VP of Sparx Cannabis, Trish Hansen, talks about life as California youngest firefighter before changing careers to work in cannabis.
5 min read
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Trish Hansen is VP of Sparx Cannabis. She was born and raised in Carmel Valley, California, where she was the state’s youngest Certified Firefighter at the age of 16. After graduating from Paramedic School, her role included protecting life and property by performing firefighting, emergency aid and treatment, hazardous materials and fire prevention duties.
Trish retired this position to be more available to raise her three young boys. She moved into the cannabis industry with a local company where she held various responsibilities such as scheduling, human resources, payroll, accounts payable and accounts receivable while overseeing day-to-day operations.
Trish applied her aptitude for hard work and never-fail attitude to learning all aspects of the cannabis business. She brings an expansive connection to a variety of services and people within the cannabis and the local community. Trish is also an avid lifestyle photographer.
What is your origin story?
I was born and raised in Carmel Valley California, living a short time in Alaska where my family enjoyed commercial fishing. At 16-years-old I was named the state’s youngest Certified Firefighter. Soon after high school, I was accepted to and then graduated from Paramedic School. As a firefighter and paramedic, my role included protecting life and property by performing firefighting, emergency aid and treatment, hazardous materials and fire prevention duties. Before going on maternity leave to have my first child, I completed training to be an engineer. I retired this position to be more available to raise my three young boys Hale 12, Cooper 9, and Myles 7. However, I then found myself divorced with three young boys living with my parents.
Then opportunity was found – which is when I moved into the cannabis industry to work with a local company as the personal assistant for one of the owners and work in the greenhouse transplanting. I was loving getting my hands dirty, working and learning alongside some of the most genuine people. It wasn’t long before I was moved into the office and took on responsibilities such as scheduling, human resources, payroll, accounts payable and accounts receivable while overseeing day-to-day operations. Now, I work for Sparx Cannabis.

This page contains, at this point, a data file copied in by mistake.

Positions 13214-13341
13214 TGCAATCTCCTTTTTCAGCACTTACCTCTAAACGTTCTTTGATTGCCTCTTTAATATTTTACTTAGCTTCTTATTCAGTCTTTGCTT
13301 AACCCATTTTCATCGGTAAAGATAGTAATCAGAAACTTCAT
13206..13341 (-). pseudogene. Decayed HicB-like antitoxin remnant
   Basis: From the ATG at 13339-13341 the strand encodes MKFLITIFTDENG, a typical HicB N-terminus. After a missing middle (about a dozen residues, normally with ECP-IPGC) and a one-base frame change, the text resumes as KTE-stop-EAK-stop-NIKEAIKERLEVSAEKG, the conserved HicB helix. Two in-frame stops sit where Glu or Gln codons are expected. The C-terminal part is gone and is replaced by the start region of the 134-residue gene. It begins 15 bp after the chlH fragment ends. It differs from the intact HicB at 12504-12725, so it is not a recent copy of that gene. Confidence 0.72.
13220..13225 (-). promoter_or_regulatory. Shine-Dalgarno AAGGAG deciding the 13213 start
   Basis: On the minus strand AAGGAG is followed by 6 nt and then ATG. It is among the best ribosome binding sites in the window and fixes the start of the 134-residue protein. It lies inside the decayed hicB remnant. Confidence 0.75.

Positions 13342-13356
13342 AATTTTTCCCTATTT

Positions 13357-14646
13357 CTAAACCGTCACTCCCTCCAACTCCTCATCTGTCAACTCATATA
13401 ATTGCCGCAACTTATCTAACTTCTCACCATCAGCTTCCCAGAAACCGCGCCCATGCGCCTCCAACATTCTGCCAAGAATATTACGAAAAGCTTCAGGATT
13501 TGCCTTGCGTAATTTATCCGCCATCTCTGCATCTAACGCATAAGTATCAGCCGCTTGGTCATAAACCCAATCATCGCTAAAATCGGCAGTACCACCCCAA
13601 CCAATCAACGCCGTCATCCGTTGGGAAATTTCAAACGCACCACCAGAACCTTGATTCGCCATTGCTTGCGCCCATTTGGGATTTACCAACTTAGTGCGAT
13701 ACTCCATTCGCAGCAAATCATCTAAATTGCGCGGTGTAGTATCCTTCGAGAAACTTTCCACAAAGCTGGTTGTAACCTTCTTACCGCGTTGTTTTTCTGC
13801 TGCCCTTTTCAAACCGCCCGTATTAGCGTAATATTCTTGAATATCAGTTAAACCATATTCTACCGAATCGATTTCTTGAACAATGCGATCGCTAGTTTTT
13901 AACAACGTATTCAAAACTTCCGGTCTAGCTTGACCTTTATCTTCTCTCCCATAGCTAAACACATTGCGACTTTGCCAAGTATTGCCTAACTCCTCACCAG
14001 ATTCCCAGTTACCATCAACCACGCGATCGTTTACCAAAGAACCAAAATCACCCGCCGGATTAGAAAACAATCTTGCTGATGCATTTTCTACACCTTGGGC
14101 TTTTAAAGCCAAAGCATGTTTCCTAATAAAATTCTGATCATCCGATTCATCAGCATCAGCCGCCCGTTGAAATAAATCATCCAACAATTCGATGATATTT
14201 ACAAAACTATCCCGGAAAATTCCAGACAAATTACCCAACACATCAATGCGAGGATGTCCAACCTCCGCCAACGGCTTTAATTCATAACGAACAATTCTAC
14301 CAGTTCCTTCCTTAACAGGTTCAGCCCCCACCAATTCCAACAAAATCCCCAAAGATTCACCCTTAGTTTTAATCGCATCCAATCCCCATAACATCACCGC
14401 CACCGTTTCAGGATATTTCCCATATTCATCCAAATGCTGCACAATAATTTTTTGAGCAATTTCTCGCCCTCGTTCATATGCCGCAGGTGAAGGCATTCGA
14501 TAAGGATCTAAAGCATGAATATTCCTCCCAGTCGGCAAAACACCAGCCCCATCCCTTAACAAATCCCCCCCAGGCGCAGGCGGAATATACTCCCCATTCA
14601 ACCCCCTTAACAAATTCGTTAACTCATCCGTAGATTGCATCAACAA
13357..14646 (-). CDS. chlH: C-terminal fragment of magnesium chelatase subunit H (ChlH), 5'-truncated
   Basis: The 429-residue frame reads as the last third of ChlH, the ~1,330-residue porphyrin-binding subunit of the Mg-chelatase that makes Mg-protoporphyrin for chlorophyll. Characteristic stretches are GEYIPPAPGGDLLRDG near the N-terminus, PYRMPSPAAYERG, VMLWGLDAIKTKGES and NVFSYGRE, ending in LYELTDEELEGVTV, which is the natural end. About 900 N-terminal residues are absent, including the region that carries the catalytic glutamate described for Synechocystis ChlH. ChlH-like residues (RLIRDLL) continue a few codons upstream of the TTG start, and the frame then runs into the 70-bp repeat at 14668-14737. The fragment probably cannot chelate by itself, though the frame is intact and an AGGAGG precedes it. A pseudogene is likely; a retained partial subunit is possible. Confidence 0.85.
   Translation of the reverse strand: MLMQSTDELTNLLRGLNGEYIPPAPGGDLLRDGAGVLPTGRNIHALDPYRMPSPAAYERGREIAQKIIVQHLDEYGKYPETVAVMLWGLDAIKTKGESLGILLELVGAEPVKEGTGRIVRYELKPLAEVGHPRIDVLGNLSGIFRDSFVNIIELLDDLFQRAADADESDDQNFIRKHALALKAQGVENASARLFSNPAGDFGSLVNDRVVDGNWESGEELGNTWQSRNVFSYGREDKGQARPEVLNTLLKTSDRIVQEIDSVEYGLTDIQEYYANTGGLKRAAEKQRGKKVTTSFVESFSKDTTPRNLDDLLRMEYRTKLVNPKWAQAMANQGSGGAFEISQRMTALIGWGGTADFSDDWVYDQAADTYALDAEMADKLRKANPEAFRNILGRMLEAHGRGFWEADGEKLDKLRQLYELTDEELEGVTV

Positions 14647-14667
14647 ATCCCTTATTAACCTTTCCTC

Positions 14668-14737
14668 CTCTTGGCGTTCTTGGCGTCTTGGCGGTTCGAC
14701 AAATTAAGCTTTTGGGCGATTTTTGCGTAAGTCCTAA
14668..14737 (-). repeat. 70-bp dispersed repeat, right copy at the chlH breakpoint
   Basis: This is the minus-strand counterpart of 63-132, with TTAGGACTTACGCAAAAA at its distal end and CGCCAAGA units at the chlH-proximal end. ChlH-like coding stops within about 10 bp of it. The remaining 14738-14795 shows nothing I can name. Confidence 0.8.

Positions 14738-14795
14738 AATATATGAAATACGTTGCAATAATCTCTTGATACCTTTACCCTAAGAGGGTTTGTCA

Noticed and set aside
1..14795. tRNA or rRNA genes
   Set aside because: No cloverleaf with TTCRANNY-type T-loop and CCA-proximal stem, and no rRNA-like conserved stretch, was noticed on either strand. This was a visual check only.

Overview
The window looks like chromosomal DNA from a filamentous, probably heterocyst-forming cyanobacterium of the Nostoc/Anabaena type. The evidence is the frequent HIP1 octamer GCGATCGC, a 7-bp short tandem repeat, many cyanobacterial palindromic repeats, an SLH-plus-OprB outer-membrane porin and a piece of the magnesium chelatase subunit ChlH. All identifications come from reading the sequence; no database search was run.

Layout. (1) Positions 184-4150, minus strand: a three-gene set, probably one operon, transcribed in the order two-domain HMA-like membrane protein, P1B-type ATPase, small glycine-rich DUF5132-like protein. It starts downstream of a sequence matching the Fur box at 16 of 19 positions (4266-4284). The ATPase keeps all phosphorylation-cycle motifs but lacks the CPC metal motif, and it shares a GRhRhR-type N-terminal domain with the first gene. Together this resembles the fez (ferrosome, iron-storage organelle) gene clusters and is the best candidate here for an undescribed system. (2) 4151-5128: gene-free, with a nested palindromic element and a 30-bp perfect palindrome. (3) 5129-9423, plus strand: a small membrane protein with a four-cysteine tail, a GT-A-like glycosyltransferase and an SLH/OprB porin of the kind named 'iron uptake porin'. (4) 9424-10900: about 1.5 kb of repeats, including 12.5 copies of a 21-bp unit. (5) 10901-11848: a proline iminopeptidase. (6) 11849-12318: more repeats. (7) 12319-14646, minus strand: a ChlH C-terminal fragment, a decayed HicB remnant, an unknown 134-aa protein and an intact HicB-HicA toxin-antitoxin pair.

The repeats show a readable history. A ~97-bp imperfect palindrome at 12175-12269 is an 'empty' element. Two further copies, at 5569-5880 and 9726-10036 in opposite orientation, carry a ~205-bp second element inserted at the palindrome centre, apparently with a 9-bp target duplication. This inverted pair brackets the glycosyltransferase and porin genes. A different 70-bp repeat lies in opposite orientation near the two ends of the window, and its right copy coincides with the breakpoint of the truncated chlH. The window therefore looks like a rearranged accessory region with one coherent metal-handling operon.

What obstacles and challenges have you experienced in operating within this industry and how have you overcome these obstacles?
I think by far, the biggest obstacle is the ever-changing laws and rules. As a cannabis company, we all need to be on top of the regulations and ensure our team members are up to date as well. This is an industry that is continuing to evolve and you have to be incredibly flexible and incredibly prepared for whatever might be thrown at you. Each day is different and each day brings its new challenges, but if you can see the vision for the industry and the company, I think you’re destined to succeed.
As a woman in cannabis, do you feel that you are at an advantage or a disadvantage (or both) and why? Both, but I’m not a b***h and have balls big enough to run with the best and the biggest. Once people realize that I am not here to micro-manage, or sit back and watch people work, that’s when I gain respect. The employees know I will get down and dirty with all of them.
At that point, my orientation no longer matters. I am no better than anyone that makes a day successful. From a fire department background, I have never expected or asked for a handout. I pride myself in getting to where I am at because I worked just as hard or harder as any other man or woman that would strive to be in my position. I am fiercely loyal to the people that trusted me and put me in this position.
What is an accomplishment you have achieved in this industry that you are most proud of?
Being named Vice President of Sparx Cannabis. I pinch myself daily and constantly. Also, if one person reads this and accepts a change that could alter their lives forever, that is an accomplishment in itself.
What was your greatest lesson learned?
As a paramedic, you quickly learn there are lives at stake. I had to realize that someone could die if I didn’t precisely do my job. There are days that the level of stress this job brings is far beyond a day on the ambulance, but I remind myself no one is dying, find a solution, bring that solution to execution and move on… no one is dying – in fact, what we are doing is helping people.
What trait do you rely on most when making business decisions and why is this useful for you? Networking, negotiating, saying thank you and a good eight hours of sleep.